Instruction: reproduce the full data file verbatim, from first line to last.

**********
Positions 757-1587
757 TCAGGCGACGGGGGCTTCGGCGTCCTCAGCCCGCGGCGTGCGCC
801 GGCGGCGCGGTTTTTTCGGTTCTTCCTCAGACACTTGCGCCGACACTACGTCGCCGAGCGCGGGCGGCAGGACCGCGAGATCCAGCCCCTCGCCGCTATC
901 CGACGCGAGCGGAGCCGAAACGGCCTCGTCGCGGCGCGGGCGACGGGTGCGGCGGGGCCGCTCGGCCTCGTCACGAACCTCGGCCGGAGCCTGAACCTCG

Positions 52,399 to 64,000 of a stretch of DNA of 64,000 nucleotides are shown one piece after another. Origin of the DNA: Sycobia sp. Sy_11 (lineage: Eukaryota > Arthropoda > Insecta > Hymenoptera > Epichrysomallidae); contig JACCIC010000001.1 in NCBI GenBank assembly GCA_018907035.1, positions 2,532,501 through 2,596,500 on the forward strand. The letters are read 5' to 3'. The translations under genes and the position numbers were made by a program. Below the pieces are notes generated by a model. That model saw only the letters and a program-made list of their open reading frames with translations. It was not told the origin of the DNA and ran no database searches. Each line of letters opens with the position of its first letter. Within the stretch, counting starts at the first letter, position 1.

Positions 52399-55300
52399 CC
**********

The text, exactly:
Positions 757-1587
757 TCAGGCGACGGGGGCTTCGGCGTCCTCAGCCCGCGGCGTGCGCC
801 GGCGGCGCGGTTTTTTCGGTTCTTCCTCAGACACTTGCGCCGACACTACGTCGCCGAGCGCGGGCGGCAGGACCGCGAGATCCAGCCCCTCGCCGCTATC
901 CGACGCGAGCGGAGCCGAAACGGCCTCGTCGCGGCGCGGGCGACGGGTGCGGCGGGGCCGCTCGGCCTCGTCACGAACCTCGGCCGGAGCCTGAACCTCG

Positions 52,399 to 64,000 of a stretch of DNA of 64,000 nucleotides are shown one piece after another. Origin of the DNA: Sycobia sp. Sy_11 (lineage: Eukaryota > Arthropoda > Insecta > Hymenoptera > Epichrysomallidae); contig JACCIC010000001.1 in NCBI GenBank assembly GCA_018907035.1, positions 2,532,501 through 2,596,500 on the forward strand. The letters are read 5' to 3'. The translations under genes and the position numbers were made by a program. Below the pieces are notes generated by a model. That model saw only the letters and a program-made list of their open reading frames with translations. It was not told the origin of the DNA and ran no database searches. Each line of letters opens with the position of its first letter. Within the stretch, counting starts at the first letter, position 1.

Positions 52399-55300
52399 CC